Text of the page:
Full Fact has been factchecking claims related to the Energy Bill as it passes through Parliament, thanks to a reader who started an independent crowdfunding campaign, and everyone who donated to it. Find out more.
The Bill will return to the House of Lords after passing its third reading in the Houses of Commons. We followed the Commons debate ahead of the voting—here’s a selection of some of the claims we checked.
“I want to see manufacturing re-established much more strongly in the north, but it cannot be re-established on the basis of differentially higher electricity prices.”—David Mowat MP
“…a far more acute problem for the Government is the problem of Chinese dumping.”—Tom Blenkinsop MP
“I agree that Chinese dumping is an issue. I also agree that business rates are an issue. However, I think that the hon. Gentleman is wrong if he is suggesting that energy prices are not an issue as well.”—David Mowat MP
Higher energy prices and the ‘dumping’ of steel by China are both problems faced by the UK’s declining steel industry, according to industry bodies.
Electricity prices for the heaviest users in the UK are some of the highest in the EU. That’s been the case for a few years.
More recent problems in the steel industry, including the closure of several plants in the last year, have been attributed partly to new developments in the world steel market. In particular, slowing economic growth has meant China has produced more steel than it needs, and then exported it very cheaply.
When companies sell products overseas at a lower price than in their home country, it’s known as ‘dumping’.
At the start of this year Tata Steel announced the loss of 1,050 jobs spread over a range of sites. It said this followed “continued falls in the European steel price caused by a flood of cheap imports, particularly from China.” It said it welcomed “progress” on UK energy costs but called on the Government to do more to help the competitiveness of steel.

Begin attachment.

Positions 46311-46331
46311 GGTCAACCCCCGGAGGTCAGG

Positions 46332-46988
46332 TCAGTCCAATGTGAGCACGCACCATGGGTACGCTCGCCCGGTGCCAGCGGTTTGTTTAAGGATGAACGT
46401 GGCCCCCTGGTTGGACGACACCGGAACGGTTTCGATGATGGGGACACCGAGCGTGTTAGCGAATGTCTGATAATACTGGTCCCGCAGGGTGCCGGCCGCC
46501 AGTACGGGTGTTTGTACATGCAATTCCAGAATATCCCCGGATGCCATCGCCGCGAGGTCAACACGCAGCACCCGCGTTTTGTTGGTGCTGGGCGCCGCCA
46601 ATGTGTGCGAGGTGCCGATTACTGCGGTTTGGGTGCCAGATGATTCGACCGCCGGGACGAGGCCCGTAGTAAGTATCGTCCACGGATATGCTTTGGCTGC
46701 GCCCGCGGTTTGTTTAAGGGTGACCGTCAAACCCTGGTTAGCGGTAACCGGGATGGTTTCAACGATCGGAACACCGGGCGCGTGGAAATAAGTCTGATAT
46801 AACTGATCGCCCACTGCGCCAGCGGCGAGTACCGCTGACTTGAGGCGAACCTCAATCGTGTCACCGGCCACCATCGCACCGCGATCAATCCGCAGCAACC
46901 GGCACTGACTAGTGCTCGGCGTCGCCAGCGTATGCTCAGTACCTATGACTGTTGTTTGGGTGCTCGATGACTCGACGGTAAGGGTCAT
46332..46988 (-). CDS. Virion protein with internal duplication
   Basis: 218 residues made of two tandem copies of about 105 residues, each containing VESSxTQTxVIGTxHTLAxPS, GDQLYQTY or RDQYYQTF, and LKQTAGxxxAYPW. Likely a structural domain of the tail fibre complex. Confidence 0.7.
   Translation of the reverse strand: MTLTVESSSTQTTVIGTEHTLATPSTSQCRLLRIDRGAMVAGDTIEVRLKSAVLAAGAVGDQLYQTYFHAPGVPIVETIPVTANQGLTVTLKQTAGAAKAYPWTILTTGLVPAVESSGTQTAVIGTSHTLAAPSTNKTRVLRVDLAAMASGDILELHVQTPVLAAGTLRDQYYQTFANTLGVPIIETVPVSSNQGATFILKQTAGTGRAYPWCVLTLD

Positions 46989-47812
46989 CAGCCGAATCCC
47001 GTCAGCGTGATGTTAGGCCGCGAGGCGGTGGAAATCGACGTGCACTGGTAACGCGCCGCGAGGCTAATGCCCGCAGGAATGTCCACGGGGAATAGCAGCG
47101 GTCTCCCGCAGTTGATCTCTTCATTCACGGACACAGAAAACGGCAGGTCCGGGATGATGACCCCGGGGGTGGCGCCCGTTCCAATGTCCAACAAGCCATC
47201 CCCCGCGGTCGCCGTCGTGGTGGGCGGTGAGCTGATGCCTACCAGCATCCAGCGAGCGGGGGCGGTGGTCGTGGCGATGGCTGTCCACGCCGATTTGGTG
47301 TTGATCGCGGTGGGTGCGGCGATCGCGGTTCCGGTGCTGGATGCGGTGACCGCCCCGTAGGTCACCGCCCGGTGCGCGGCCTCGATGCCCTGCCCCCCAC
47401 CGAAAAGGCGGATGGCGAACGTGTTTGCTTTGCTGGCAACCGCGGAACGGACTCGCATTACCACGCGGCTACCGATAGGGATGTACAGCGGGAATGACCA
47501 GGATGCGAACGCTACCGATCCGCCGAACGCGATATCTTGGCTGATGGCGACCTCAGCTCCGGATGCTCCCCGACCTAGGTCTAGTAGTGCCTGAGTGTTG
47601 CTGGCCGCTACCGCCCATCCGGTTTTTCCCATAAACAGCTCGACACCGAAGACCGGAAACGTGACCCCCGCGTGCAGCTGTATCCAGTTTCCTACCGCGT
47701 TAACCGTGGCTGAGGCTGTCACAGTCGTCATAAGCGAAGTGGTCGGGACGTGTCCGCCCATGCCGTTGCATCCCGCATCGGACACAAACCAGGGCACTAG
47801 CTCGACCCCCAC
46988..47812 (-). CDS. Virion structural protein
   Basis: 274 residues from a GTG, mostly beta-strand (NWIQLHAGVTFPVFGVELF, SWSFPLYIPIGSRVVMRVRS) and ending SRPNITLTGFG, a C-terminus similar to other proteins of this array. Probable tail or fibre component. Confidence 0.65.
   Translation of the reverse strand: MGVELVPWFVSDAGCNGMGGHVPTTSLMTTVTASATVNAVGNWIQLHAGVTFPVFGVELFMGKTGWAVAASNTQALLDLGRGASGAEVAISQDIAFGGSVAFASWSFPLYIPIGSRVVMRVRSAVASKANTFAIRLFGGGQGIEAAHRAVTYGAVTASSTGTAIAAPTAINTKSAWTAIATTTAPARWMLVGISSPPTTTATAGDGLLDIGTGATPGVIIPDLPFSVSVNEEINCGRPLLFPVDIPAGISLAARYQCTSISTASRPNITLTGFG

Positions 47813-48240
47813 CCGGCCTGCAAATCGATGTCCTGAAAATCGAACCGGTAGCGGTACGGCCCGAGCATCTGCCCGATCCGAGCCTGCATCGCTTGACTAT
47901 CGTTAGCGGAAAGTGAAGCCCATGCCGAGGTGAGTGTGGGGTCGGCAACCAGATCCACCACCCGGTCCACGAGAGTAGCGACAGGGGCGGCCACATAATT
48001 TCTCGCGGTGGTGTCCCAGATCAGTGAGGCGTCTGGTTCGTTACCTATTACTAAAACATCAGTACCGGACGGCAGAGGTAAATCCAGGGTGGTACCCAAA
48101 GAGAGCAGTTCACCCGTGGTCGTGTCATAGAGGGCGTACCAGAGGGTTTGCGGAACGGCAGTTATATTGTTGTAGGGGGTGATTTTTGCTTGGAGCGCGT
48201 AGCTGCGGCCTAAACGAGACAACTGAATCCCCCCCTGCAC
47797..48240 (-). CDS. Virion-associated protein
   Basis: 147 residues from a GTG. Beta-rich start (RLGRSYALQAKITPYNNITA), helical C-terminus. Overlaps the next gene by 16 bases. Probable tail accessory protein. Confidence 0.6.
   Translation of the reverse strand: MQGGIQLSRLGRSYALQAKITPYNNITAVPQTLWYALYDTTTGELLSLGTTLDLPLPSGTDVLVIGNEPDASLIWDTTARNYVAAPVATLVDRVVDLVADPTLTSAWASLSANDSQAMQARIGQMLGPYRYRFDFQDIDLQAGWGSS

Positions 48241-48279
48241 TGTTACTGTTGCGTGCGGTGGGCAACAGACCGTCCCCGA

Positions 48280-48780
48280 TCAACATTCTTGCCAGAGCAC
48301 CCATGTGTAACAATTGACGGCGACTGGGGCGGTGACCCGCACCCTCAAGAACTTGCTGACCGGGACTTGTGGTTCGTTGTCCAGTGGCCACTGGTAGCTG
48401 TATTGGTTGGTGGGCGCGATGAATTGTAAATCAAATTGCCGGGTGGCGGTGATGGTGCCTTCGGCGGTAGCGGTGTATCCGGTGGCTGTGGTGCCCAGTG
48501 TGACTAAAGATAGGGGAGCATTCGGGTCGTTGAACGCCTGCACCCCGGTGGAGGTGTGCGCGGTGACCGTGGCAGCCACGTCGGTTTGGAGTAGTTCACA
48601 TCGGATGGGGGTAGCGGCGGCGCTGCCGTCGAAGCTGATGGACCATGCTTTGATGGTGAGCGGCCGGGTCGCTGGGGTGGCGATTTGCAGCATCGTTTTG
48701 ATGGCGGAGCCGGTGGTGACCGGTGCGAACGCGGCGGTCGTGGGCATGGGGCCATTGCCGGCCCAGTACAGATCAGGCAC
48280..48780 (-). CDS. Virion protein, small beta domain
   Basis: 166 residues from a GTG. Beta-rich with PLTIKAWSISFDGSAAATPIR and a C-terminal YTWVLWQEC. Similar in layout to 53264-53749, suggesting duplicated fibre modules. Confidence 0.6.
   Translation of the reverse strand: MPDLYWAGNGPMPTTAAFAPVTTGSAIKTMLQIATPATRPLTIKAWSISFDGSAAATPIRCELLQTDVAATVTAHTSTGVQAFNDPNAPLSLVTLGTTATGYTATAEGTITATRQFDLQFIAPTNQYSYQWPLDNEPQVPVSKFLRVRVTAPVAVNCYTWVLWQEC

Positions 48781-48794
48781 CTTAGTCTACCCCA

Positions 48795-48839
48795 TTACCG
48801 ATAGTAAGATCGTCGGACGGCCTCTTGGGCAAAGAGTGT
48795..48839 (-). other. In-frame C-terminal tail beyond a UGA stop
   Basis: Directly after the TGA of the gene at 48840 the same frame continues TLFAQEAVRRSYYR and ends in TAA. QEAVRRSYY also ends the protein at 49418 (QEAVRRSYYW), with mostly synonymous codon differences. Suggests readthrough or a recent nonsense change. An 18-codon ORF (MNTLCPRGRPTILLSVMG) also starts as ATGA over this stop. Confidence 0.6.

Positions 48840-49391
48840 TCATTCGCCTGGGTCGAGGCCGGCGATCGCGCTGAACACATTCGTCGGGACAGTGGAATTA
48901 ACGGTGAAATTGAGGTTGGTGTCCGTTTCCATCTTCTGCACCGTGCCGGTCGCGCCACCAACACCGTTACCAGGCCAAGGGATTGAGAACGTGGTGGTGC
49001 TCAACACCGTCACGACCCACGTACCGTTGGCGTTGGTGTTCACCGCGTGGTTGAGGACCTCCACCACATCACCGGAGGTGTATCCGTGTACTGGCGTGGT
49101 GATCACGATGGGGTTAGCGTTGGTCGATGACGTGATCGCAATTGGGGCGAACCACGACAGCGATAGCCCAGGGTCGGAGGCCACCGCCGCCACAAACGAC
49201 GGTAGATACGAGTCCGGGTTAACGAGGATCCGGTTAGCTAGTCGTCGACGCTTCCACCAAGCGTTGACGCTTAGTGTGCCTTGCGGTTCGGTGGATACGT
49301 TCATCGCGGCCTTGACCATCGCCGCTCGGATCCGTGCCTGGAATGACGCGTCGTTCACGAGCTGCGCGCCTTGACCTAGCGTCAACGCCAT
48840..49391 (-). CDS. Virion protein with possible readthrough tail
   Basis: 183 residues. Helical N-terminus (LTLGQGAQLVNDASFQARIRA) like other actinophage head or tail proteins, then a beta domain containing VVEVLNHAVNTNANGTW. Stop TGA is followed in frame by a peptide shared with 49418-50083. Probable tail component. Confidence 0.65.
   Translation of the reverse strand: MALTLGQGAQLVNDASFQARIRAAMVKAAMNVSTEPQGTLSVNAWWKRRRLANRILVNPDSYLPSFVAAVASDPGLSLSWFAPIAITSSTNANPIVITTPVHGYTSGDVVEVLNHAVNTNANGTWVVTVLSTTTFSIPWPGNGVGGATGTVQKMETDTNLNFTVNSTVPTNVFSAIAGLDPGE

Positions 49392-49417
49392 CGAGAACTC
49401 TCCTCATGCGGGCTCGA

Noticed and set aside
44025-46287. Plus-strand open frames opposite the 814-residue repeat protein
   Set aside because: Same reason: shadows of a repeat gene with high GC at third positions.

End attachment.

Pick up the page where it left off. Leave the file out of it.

“Between 2010 and 2014, our policies have secured an estimated £42 billion of investment in low-carbon electricity, including £40 billion in renewables.” —Andrea Leadsom, Minister of State, Department of Energy and Climate Change
That’s right according to DECC’s official estimates.
Of the £40 billion it thinks companies and others invested in renewables—so not including nuclear plants—about £8 billion went into onshore wind, £10 billion to offshore wind, £11 billion to solar, and £9 billion to biomass and bioenergy.
Money invested in nuclear energy and carbon capture and storage brings the total to £42 billion.
How much of this is directly due to government policies since 2010 is hard to judge, because projects are initiated some time before they come online.
There’s some controversy over just how renewable biomass plants are, especially those which burn wood or a combination of wood and coal. Wood can be regrown, so it’s renewable in that sense, but factors like which trees are used and how the wood is transported might affect how much carbon is released by the process as a whole.
“This was a clear Government commitment, and I am pleased to see those provisions put back. Let me be explicit: this Bill enacts a manifesto commitment.”—Amber Rudd, Secretary of State for Energy and Climate Change
What did the Conservative Party’s 2015 manifesto promise to do about onshore wind subsidies? It’s ambiguous.
In its manifesto the Party said; “we will halt the spread of onshore windfarms” and "we will end any new public subsidy for them" (as well as changing the planning system).
The word "new" introduces an ambiguity. To "end" a "new" subsidy could mean halting plans to introduce subsidy schemes that didn't exist at the time; to close off recently introduced schemes; or to prevent existing subsidy schemes from benefitting new wind farms.
The measures passed yesterday in the Energy Bill are in line with the latter interpretation. But the pledge could have been read differently.
“The North Sea oil and gas industry is facing significant challenges. There have been 75,000 job losses in the past 15 months and there is a risk that whole communities along the North Sea coast could be very badly affected.”—Peter Aldous MP
An estimated 375,000 jobs were supported by the oil and gas industry in 2015, according to an industry body, down from 440,000 since the start of 2014. That’s a drop of 65,000. Mr Aldous told us that the "informal feedback" he's received from the industry is that the number has since risen to 75,000.
These figures aren’t the number of people directly employed by the industry. They include people whose jobs are in the wider supply chain for the industry, or jobs which exist because of oil and gas employees spending their pay elsewhere.
There are "inherent uncertainties" to these figures, according to Oil & Gas UK, which came up with them
It has also assumed that the 15% fall in employment for people who are directly employed in Oil and Gas will mean a similar level of jobs losses for those whose employment indirectly depends on the industry. It’s hard to know how far that is the case.
Update 27 May 2016
We updated the piece to include the response from Mr Aldous of his source for the 75,000 figure.
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